They hunt only at night using a special kind of web: an A-shaped frame made from non-sticky silk that supports a fuzzy rectangle that they hold with their front forelegs and use to trap prey.

They do this in two ways. In a maneuver called a "forward strike," they pounce down on prey moving beneath them on the ground. This is enabled by their large eyes — the biggest of any spider. These eyes give them 2,000 times the night vision that we have, Science explained.

But the spiders can also perform a move called the "backward strike," Stafstrom explained, in which they reach their legs behind them and catch insects flying through the air.

"So here comes a flying bug and somehow the spider gets information on the sound direction and its distance. The spiders time the 200-millisecond leap if the fly is within its capture zone – much like an over-the-shoulder catch. The spider gets its prey. They're accurate," coauthor Ronald Hoy, the D & D Joslovitz Merksamer Professor in the Department of Neurobiology and Behavior in the College of Arts and Sciences, told the Cornell Chronicle.

What the researchers wanted to understand was how the spiders could tell what was moving behind them when they have no ears.

It isn't a question of peripheral vision. In a 2016 study, the same team blindfolded the spiders and sent them out to hunt, Science explained. This prevented the spiders from making their forward strikes, but they were still able to catch prey using the backwards strike. The researchers thought the spiders were "hearing" their prey with the sensors on the tips of their legs. All spiders have these sensors, but scientists had previously thought they were only able to detect vibrations through surfaces, not sounds in the air.

To test how well the ogre-faced spiders could actually hear, the researchers conducted a two-part experiment.

First, they inserted electrodes into removed spider legs and into the brains of intact spiders. They put the spiders and the legs into a vibration-proof booth and played sounds from two meters (approximately 6.5 feet) away. The spiders and the legs responded to sounds from 100 hertz to 10,000 hertz.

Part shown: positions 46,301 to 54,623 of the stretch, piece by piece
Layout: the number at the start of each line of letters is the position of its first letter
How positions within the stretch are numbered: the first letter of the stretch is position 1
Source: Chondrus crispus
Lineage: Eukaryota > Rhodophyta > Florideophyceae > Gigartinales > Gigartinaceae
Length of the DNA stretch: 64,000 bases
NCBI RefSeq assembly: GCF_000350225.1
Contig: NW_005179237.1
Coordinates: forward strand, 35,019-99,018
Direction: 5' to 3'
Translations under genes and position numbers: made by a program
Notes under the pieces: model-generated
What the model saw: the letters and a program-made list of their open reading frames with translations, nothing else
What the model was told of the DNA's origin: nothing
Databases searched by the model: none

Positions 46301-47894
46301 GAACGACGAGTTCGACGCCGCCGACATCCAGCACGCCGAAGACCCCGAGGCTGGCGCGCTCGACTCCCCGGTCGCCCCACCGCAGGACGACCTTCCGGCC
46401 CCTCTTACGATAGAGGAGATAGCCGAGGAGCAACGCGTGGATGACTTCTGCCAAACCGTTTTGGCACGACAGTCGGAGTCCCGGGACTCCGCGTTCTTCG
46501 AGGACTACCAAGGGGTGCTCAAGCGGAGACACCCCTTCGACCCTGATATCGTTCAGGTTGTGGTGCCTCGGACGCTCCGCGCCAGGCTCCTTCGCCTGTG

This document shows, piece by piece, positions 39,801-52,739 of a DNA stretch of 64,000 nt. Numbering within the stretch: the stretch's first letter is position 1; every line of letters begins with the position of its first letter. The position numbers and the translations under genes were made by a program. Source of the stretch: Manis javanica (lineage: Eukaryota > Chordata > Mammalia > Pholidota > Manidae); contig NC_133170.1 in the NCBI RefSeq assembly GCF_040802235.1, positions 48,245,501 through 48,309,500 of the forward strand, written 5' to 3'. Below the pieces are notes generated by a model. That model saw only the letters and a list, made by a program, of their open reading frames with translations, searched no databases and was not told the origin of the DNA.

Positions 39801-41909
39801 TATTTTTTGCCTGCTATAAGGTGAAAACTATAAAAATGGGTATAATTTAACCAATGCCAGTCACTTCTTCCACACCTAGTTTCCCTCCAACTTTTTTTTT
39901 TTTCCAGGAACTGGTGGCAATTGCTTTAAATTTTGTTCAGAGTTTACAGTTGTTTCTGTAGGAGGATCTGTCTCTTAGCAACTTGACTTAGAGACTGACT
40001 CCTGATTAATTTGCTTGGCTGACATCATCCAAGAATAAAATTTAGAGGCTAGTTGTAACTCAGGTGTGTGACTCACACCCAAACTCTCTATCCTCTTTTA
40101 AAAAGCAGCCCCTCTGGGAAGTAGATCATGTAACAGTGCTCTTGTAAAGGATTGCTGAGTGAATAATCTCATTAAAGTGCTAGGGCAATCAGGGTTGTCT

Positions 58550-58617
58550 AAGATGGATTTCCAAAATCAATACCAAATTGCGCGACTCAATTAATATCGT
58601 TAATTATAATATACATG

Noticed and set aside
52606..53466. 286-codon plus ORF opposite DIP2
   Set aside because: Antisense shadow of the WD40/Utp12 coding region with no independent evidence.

Next, they played the five sounds that had triggered the biggest response to 25 spiders in the wild and 51 spiders in the lab. More than half the spiders did the "backward strike" move when they heard sounds that have a lower frequency similar to insect wing beats. When the higher frequency sounds were played, the spiders did not move. This suggests the higher frequencies may mimic the sounds of predators like birds.

University of Cincinnati spider behavioral ecologist George Uetz told Science that the results were a "surprise" that indicated science has much to learn about spiders as a whole. Because all spiders have these receptors on their legs, it is possible that all spiders can hear. This theory was first put forward by Walcott 60 years ago, but was dismissed at the time, according to the Cornell Chronicle. But studies of other spiders have turned up further evidence since. A 2016 study found that a kind of jumping spider can pick up sonic vibrations in the air.

"We don't know diddly about spiders," Uetz told Science. "They are much more complex than people ever thought they were."

Learning more provides scientists with an opportunity to study their sensory abilities in order to improve technology like bio-sensors, directional microphones and visual processing algorithms, Stafstrom told CNN.

Hoy agreed.

"The point is any understudied, underappreciated group has fascinating lives, even a yucky spider, and we can learn something from it," he told CNN.